Most of all, the tone could not be more different from Carter's. Both speeches lament current problems and purport to offer solutions. But there the similarities end. One offers a fuzzy hope that a moribund populace may be dragged out of its funk by feeding an already obese federal government, while the other offers confident plans consistent with American traditions of self-reliance, liberty and "what we know in our hearts is morally right."

And here is Reagan's Cold War plan already fully formed sixteen years before it would be implemented:

There's no argument over the choice between peace and war, but there's only one guaranteed way you can have peace -- and you can have it in the next second -- surrender.

Admittedly, there's a risk in any course we follow other than this, but every lesson of history tells us that the greater risk lies in appeasement, and this is the specter our well-meaning liberal friends refuse to face -- that their policy of accommodation is appeasement, and it gives no choice between peace and war, only between fight or surrender. If we continue to accommodate, continue to back and retreat, eventually we have to face the final demand -- the ultimatum. And what then -- when Nikita Khrushchev has told his people he knows what our answer will be? He has told them that we're retreating under the pressure of the Cold War, and someday when the time comes to deliver the final ultimatum, our surrender will be voluntary, because by that time we will have been weakened from within spiritually, morally, and economically. He believes this because from our side he's heard voices pleading for "peace at any price" or "better Red than dead," or as one commentator put it, he'd rather "live on his knees than die on his feet." And therein lies the road to war, because those voices don't speak for the rest of us.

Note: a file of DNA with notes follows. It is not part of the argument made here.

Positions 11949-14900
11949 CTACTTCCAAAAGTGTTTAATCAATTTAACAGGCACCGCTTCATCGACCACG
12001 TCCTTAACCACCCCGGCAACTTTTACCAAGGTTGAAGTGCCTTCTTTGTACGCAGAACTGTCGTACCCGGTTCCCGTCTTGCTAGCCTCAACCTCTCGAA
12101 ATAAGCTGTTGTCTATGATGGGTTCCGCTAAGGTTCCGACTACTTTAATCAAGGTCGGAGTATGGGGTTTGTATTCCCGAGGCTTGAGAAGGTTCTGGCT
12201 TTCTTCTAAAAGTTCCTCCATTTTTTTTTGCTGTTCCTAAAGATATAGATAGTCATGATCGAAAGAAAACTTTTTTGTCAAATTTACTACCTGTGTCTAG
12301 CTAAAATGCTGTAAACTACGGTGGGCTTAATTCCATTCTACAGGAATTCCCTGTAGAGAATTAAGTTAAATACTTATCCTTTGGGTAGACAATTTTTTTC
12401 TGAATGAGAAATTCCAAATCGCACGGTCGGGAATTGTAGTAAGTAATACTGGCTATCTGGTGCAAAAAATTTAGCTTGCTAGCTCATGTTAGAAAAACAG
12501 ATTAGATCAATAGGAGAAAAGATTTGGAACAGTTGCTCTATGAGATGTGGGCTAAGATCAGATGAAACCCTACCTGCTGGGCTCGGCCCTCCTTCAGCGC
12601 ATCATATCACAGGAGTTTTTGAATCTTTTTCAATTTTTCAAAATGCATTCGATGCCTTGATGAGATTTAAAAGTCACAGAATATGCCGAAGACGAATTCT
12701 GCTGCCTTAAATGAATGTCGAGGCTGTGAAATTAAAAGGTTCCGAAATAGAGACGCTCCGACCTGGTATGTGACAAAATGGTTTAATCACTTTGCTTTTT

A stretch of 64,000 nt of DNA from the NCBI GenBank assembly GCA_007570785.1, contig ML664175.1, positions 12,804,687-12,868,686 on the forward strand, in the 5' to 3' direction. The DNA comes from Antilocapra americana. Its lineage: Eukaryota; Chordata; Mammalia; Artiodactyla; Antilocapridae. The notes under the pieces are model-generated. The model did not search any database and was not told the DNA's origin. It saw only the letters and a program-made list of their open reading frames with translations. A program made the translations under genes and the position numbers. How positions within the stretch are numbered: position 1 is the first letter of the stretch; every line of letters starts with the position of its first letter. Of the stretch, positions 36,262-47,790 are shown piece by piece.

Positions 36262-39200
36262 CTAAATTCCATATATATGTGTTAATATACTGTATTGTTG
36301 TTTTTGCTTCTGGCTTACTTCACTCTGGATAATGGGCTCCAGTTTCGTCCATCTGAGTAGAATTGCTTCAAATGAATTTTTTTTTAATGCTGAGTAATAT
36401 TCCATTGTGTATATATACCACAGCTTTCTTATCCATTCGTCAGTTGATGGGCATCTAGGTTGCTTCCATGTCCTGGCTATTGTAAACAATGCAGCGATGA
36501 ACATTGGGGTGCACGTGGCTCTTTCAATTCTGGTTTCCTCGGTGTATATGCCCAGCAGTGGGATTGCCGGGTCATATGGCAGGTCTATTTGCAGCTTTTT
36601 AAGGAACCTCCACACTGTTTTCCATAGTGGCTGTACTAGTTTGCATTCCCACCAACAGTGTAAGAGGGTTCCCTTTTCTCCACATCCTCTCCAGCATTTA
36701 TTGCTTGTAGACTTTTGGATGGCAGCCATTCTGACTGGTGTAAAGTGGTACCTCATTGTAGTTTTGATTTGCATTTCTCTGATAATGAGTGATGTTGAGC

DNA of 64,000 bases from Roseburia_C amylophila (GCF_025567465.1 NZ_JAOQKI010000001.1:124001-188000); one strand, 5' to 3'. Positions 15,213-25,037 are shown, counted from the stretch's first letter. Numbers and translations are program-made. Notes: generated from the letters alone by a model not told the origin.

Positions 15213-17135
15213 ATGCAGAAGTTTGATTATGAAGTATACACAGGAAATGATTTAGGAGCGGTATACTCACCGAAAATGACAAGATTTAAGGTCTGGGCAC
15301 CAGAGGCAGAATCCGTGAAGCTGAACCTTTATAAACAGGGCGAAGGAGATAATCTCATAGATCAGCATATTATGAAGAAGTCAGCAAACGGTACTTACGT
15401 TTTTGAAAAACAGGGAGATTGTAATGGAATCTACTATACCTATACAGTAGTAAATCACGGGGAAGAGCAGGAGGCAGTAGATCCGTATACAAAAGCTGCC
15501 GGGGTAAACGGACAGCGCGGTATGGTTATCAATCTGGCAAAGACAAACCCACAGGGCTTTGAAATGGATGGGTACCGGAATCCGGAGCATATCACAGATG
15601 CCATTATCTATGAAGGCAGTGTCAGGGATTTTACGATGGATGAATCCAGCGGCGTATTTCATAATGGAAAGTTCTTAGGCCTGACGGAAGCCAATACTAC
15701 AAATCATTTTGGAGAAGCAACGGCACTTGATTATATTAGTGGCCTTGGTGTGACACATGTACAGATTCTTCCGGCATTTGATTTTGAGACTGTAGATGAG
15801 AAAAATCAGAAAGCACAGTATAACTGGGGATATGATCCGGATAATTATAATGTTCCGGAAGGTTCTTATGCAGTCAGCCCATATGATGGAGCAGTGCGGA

You and I know and do not believe that life is so dear and peace so sweet as to be purchased at the price of chains and slavery. If nothing in life is worth dying for, when did this begin -- just in the face of this enemy? Or should Moses have told the children of Israel to live in slavery under the pharaohs? Should Christ have refused the cross? Should the patriots at Concord Bridge have thrown down their guns and refused to fire the shot heard 'round the world? The martyrs of history were not fools, and our honored dead who gave their lives to stop the advance of the Nazis didn't die in vain. Where, then, is the road to peace? Well it's a simple answer after all.

You and I have the courage to say to our enemies, "There is a price we will not pay." "There is a point beyond which they must not advance."

Truly, a site worth exploring at your leisure.